Some local employers like to punctuate the last day of the workweek with special events for employees, whether it’s hosting a music session or doing something as simple as treating the staff to pizza every Friday.
It’s important to give their employees something to look forward to at the end of the week, the executives said. And the gestures pay off.
“Spending lunch together once per week builds camaraderie and rejuvenates the staff,” said employment attorney Nancy Burner of Nancy Burner & Associates in East Setauket, who orders pizzas every Friday for a staff lunch and closes the office at 2:30 p.m. “In a fast-paced work environment, it allows them to reconnect and de-stress from the week’s events.”
To TGIF, the businesses at the Digital Ballpark, a high-tech hub in Plainview, add BYOG — bring your own guitar. Every Friday a group of guitarists from some of the 22 businesses in the ballpark strum together after work in a large multipurpose room from about 5 to 7 p.m. They include Web designers, software engineers and a digital advertising manager, said Peter Goldsmith, the president of the Long Island Software & Technology Network, which runs the ballpark. On a recent Friday they were accompanied by Goldsmith on saxophone, a tambourine player and a karaoke singer.
The group played along as Paul Trapani, LISTNet’s vice president, on karaoke, sang the slow tempo rock classic, “House of the Rising Sun.” About a half dozen listeners enjoyed snacks, sodas and drinks.
The music sessions began shortly after the Digital Ballpark opened about a year ago, Goldsmith said.
“A lot of time techies are just looking at their screen all day, and they don’t talk,” he said. “Now all of a sudden they are starting to sing. They come out of their shell, and you get to know them.”
Tech workers spend their days dealing with problems, so the music sessions are a nice counterpoint, said Trapani, who is also co-manager of the ballpark and a software consultant who was part of a team that worked on the recently released menu guide app, Eat Everywhere.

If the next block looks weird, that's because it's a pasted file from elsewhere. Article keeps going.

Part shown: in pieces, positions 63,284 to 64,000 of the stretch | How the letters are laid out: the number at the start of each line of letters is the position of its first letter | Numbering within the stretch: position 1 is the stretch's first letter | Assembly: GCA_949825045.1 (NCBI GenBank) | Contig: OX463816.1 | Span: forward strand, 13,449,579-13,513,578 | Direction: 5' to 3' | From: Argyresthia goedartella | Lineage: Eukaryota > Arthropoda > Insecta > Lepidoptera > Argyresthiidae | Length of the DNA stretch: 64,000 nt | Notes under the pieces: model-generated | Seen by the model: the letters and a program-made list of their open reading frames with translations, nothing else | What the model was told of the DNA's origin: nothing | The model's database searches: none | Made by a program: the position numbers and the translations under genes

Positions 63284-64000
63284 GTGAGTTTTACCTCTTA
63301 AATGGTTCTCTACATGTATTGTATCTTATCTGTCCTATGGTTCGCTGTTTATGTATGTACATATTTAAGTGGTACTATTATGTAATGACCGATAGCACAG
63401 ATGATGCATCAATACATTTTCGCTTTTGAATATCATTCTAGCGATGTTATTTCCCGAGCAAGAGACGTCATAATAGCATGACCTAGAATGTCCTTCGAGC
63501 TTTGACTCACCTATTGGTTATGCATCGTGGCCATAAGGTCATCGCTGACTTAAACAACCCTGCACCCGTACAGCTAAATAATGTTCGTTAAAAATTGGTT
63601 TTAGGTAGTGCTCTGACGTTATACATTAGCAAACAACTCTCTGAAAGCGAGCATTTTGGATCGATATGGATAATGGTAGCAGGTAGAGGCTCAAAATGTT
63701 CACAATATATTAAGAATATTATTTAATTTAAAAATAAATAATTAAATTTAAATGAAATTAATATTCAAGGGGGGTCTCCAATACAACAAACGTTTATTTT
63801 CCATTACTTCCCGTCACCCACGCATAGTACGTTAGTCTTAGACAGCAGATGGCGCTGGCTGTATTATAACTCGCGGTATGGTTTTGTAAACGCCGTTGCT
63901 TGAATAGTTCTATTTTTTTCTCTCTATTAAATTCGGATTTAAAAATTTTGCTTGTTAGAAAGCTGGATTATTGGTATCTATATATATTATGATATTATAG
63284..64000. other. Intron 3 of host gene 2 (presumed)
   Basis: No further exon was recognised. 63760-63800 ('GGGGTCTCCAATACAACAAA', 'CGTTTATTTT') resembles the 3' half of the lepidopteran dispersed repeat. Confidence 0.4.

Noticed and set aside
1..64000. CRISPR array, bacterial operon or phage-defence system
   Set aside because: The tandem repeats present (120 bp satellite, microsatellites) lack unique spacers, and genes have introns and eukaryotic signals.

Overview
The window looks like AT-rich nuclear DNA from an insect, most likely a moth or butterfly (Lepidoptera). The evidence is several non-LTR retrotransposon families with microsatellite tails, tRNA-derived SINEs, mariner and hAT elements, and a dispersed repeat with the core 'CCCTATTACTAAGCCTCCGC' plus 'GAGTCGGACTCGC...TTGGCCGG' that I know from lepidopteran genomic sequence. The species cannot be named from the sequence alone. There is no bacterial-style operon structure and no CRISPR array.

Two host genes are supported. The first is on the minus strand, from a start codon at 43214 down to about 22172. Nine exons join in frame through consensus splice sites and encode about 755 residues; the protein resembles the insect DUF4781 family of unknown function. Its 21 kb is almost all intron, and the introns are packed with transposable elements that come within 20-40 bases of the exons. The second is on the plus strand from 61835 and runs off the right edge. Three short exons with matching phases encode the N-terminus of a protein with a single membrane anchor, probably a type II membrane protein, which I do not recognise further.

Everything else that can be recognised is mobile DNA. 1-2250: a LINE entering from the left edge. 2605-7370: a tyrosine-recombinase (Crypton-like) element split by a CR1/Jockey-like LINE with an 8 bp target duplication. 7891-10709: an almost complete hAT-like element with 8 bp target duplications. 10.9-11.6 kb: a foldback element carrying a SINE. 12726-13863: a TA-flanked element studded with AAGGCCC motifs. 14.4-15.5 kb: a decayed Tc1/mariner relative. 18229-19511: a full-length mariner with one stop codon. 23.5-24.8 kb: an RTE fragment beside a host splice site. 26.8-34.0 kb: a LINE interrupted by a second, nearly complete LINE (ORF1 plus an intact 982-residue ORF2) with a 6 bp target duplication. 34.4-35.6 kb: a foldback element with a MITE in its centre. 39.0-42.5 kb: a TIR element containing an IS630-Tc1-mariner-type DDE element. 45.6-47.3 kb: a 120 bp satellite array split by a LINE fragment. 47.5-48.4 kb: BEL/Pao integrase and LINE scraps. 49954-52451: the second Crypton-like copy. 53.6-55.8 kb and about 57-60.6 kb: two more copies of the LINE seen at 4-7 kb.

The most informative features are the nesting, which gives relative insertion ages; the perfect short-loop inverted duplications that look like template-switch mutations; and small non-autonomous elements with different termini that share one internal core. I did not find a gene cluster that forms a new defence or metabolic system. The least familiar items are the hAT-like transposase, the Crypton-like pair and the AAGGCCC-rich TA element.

“We come together and do this, and everyone is smiling,” he said.
On guitar on that recent Friday was Steven May, 19, a digital media manager for U-Group Advertising, a digital advertising firm in the ballpark.
He got the idea to play guitar with others in the hub after he spotted guitars in some offices during visits.
“I realized that a lot of people in the tech industry have a creative release like that,” he said.
His mother, Laura May, founder and chief executive of U-Group, was also playing guitar on that Friday.
“You loosen up when you are doing something in any field with music,” she said. “Whether you are in advertising or finance or technology, music is a common language.”
Such events indeed are good for office morale, said Eileen White Jahn, a professor of business and chair of business administration and marketing at St. Joseph’s College in Patchogue.
“Fun or happiness at work is strongly associated with engagement, organizational commitment and job satisfaction,” Jahn said. And millennials, she said, look for workplaces that will add to their quality of life after seeing the job-related stresses their parents endured.
“They are hoping for the things that fun is associated with, like better working relationships and enjoyment of task,” she said.
Friday isn’t the only day for special activities at some businesses. Austin & Williams, an advertising firm in Hauppauge, hosts a midweek staff luncheon, known as Wiener Wednesday, for its 50 employees. It morphed from a weekly summer barbecue to a year-round event, said CEO Rick Chiorando. In the non-summer months lunch is ordered in on Wednesday, and the staff eats together.
“It gives us something to look forward to in the middle of the week,” Chiorando said.
The ad agency pays for pizza, but employees chip in $10 when they order foods such as sushi, an office favorite, he said. In the summer, employees chip in $20 apiece for the entire summer of Wednesday barbecues.
“I am just trying to make it fun and effortless and give them the best ammunition to do the best job on the work front,” Chiorando said.